"I was hired by a small daily newspaper, and learned fairly quickly that corporate ownership wasn’t for me. I was a cog in a big machine whose values didn’t align with my own. What was important to the organization seemed trivial to me," Baranowski writes for the Poynter Institute. "When a job opened at the twice-weekly Iowa Falls Times Citizen in a small town down the highway, I was intrigued. The company was family-owned and, in addition to owning two local newspapers, it also operated a small radio station. In my new role I’d have two jobs: radio news director and newspaper reporter. It was on-the-job training in a skill that interested me. And I’d have a back-up plan. If The New York Times thing didn’t pan out, I’d have NPR to fall back on."
Baranowski planned to work for the Times Citizen for only a year or two, but 13 years later, she's still there and loves her job. She realized that the goals she set for herself in college had been influenced by professors who never encouraged students to pursue rural journalism, and she had never been exposed to the high-quality work being done by many rural journalists, she writes.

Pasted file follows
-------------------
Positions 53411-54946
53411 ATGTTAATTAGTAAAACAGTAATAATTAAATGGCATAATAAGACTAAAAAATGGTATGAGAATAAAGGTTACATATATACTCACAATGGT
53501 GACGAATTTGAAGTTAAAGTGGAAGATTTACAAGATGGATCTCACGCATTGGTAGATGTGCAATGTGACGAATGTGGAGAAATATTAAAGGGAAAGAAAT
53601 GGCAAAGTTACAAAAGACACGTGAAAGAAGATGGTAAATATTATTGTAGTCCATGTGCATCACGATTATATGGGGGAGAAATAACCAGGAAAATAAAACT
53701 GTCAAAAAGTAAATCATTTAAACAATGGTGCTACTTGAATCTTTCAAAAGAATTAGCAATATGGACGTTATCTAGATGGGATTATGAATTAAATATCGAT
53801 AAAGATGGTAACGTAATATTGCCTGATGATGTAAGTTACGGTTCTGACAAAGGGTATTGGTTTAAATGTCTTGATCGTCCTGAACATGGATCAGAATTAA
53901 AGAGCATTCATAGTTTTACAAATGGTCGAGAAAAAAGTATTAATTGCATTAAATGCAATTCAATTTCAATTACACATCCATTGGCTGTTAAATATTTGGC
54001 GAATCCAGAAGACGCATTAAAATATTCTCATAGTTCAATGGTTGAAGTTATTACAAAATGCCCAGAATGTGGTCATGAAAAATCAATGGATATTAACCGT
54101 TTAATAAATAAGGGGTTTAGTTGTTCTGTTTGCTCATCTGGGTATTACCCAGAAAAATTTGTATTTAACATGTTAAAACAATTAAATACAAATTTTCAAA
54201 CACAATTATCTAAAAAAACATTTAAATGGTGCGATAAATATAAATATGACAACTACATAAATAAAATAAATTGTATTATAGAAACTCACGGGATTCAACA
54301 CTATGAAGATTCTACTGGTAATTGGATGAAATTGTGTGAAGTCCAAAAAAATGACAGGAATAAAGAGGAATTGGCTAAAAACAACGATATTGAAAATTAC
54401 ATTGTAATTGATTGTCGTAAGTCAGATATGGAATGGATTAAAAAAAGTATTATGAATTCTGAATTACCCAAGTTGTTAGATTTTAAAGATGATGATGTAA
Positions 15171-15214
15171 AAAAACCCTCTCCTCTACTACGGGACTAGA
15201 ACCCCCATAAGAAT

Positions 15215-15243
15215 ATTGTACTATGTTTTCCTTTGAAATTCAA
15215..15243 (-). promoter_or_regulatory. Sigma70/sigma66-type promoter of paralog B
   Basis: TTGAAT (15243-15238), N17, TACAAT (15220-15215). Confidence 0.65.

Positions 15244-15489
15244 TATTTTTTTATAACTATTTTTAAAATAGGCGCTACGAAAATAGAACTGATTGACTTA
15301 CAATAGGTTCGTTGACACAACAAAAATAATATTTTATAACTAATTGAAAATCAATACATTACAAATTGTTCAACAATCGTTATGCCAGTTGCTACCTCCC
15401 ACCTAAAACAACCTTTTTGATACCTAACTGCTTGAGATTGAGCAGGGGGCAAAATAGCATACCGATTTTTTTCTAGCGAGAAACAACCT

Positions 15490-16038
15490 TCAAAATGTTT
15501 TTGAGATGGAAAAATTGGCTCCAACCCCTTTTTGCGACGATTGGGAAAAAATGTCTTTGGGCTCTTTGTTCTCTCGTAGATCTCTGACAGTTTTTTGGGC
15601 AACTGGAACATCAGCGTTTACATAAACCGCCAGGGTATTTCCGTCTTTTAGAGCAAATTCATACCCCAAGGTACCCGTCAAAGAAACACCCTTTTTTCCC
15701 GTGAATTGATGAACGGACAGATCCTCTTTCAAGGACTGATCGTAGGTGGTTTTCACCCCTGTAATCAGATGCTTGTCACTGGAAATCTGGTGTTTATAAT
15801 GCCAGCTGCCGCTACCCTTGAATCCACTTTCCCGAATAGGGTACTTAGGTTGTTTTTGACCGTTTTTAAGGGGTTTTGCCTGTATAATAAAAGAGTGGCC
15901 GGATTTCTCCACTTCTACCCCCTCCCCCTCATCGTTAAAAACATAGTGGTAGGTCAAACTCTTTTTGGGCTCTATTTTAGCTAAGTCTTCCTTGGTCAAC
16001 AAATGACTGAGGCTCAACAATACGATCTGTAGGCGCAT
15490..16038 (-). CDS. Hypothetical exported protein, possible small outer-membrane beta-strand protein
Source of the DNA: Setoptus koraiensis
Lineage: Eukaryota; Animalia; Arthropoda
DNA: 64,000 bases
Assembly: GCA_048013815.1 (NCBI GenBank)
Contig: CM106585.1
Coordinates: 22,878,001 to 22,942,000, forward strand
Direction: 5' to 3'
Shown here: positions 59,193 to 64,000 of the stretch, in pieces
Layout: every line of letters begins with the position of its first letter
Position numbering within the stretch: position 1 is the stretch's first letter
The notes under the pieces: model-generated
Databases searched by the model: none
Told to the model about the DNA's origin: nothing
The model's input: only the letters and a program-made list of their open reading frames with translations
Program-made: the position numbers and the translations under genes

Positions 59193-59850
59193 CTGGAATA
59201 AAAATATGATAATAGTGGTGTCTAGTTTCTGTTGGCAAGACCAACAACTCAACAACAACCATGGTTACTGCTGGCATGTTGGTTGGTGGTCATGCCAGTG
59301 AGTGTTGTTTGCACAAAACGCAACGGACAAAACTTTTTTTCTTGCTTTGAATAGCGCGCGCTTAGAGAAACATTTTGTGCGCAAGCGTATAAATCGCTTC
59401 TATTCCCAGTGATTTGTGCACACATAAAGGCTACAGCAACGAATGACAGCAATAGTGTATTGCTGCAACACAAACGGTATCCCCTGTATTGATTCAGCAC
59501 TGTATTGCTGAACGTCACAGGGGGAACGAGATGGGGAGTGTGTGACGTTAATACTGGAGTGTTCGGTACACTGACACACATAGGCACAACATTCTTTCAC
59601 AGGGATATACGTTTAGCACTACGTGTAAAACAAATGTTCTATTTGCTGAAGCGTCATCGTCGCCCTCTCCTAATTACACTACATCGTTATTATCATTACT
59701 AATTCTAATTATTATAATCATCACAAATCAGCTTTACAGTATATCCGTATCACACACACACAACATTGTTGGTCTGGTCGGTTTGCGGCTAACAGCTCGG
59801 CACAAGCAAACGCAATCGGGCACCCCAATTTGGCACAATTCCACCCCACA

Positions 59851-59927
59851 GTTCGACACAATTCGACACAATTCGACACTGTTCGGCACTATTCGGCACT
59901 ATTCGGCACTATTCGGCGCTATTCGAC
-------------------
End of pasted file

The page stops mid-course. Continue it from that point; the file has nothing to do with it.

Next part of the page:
Her work at the Times Citizen prompted her to redefine what success meant. "Whereas before I thought of success as a big job at a big newspaper in a big city, now it’s something different: an important job at a small town’s only newspaper in a community that’s come to mean a lot to me," Baranowski writes.
She encourages journalism students not to let others define success for them, and to consider what would make them feel fulfilled. For Baranowski, it's "making a difference in a community through my work . . . by providing information and telling people’s stories, ultimately making it a better place for everyone — and having control over what I do and how I do it."